Pope Francis and the Archbishop of Canterbury in Christmas messages have spoken of suffering caused by Islamist extremists, with Justin Welby warning they threaten Christians with "elimination" in the very birthplace of their religion.
The Pope called for an end to the civil wars in Syria and Libya in his Dec. 25 address
"We pray to the Lord that the agreement reached in the United Nations may succeed in halting as quickly as possible the clash of arms in Syria and in remedying the extremely grave humanitarian situation of its suffering people.
The Pope urged the world in Dec. 25 address to unite to end atrocities by extremists who commit atrocities in the name of Islam, saying they have caused immense suffering in many countries.
"My thoughts also turn to those affected by brutal acts of terrorism, particularly the recent massacres which took place in Egyptian airspace, in Beirut, Paris, Bamako and Tunis," said Francis.
Security was tight at the Vatican as Francis, marking the third Christmas since his election in 2013, to read his traditional Christmas Day "Urbi et Orbi" (to the city and the world) address, Reuters news agency reported.
Police checked people's bags with airport style screening as they entered the Vatican area to St. Peter's Square to hear the Pope speak from the central balcony there
Police armed with machine guns discreetly patrolled the area in unmarked vans with dark windows.
"May the attention of the international community be unanimously directed to ending the atrocities which in those countries, as well as in Iraq, Libya, Yemen and sub-Saharan Africa, even now reap numerous victims, cause immense suffering and do not even spare the historical and cultural patrimony of entire peoples."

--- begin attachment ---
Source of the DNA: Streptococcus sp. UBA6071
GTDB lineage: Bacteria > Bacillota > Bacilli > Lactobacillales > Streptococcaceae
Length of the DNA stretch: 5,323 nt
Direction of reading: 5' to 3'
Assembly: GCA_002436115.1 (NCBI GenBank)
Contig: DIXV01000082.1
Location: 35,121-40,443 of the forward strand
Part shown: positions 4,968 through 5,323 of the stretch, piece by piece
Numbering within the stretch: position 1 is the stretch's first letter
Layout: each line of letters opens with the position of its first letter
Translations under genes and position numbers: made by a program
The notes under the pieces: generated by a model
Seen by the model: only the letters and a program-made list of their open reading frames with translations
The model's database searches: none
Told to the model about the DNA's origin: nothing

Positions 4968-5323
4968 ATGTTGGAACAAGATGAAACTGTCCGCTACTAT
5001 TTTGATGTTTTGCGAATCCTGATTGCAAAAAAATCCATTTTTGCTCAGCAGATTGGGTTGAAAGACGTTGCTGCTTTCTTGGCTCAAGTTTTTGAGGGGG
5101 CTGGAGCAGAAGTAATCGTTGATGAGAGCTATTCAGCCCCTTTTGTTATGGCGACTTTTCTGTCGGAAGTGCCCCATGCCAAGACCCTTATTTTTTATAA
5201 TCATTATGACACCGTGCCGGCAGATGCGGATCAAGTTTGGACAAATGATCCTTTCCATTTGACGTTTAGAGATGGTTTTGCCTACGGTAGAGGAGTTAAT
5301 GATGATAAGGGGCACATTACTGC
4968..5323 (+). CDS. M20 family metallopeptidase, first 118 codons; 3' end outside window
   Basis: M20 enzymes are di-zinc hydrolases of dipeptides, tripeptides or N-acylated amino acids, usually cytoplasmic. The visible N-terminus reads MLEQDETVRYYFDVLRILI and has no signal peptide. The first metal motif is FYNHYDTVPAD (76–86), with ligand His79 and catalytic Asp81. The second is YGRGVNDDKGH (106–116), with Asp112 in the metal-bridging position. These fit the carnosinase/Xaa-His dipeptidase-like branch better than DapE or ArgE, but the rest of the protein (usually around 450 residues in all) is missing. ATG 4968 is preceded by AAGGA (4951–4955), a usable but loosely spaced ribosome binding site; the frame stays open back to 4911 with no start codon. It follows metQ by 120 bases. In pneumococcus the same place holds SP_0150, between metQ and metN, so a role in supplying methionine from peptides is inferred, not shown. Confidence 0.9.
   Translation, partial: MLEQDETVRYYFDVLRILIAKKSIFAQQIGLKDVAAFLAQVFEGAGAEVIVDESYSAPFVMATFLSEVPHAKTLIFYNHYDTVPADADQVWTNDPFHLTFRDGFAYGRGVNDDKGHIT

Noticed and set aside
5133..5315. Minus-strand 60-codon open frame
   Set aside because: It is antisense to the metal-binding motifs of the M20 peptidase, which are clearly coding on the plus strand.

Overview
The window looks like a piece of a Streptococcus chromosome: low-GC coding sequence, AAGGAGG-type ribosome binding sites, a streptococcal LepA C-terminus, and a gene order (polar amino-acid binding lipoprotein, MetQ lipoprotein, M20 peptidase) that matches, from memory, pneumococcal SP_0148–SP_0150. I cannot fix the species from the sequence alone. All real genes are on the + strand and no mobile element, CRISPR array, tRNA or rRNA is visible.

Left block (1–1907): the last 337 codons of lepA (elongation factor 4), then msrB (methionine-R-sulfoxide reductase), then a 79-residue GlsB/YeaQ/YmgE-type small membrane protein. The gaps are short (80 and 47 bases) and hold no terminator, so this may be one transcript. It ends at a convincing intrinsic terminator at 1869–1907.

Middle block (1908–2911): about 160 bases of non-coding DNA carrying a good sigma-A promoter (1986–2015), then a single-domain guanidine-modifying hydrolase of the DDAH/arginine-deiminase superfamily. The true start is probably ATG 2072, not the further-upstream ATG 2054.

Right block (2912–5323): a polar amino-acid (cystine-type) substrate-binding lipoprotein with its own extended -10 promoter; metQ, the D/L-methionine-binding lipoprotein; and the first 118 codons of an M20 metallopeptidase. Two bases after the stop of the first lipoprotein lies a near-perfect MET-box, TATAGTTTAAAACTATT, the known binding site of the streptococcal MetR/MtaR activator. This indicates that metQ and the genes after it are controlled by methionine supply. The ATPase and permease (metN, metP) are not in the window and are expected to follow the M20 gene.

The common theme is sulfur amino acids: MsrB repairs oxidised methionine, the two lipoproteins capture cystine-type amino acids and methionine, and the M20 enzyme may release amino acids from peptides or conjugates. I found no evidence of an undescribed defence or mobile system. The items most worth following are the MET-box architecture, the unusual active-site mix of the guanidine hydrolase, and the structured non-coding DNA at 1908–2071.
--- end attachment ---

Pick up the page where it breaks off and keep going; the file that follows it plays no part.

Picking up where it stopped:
At Canterbury Cathedral, Welby used his Christmas Day sermon to brand the Islamic extremists "a Herod of today" - a reference to the biblical despotic king of Judea at the time of Jesus's birth.
In the service at Canterbury Cathedral he said that the group calling itself IS that wants to set up an Islamic caliphate is "igniting a trail of fear, violence, hatred and determined oppression."
He told the congregation: "Confident that these are the last days, using force and indescribable cruelty, they [IS] seem to welcome all opposition, certain that the warfare unleashed confirms that these are indeed the end times.
"They hate difference, whether it is Muslims who think differently, Yazidis or Christians, and because of them the Christians face elimination in the very region in which Christian faith began.
"This apocalypse is defined by themselves and heralded only by the angel of death," said Welby who is the spiritual head of the 85 million strong Anglican Communion, the UK's Press Association reported.
He added, "To all who have been or are being dehumanized by the tyranny and cruelty of a Herod or an Isis, a Herod of today, God's judgment comes as good news, because it promises justice."
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In his address Pope Francis condemned recent "brutal acts of terrorism," including the Nov. 13 attacks by Islamist militants that killed 130 people in Paris, and the downing of a Russian plane over Egypt's Sinai peninsula that killed 224 people on Oct. 31.
Both were claimed by the group that calls itself Islamic State.
"Only God's mercy can free humanity from the many forms of evil, at times monstrous evil, which selfishness spawns in our midst," he said. "The grace of God can convert hearts and offer mankind a way out of humanly insoluble situations."
He called for peace between Israelis and Palestinians in the area where Jesus was born.
"Where peace is born, there is no longer room for hatred and for war. Yet precisely where the incarnate Son of God came into the world, tensions and violence persist, and peace remains a gift to be implored and built," said the pontiff.
He asked God to bring consolation and strength to Christians who are being persecuted around the world and called for peace in the Democratic Republic of Congo, Burundi, South Sudan and Ukraine.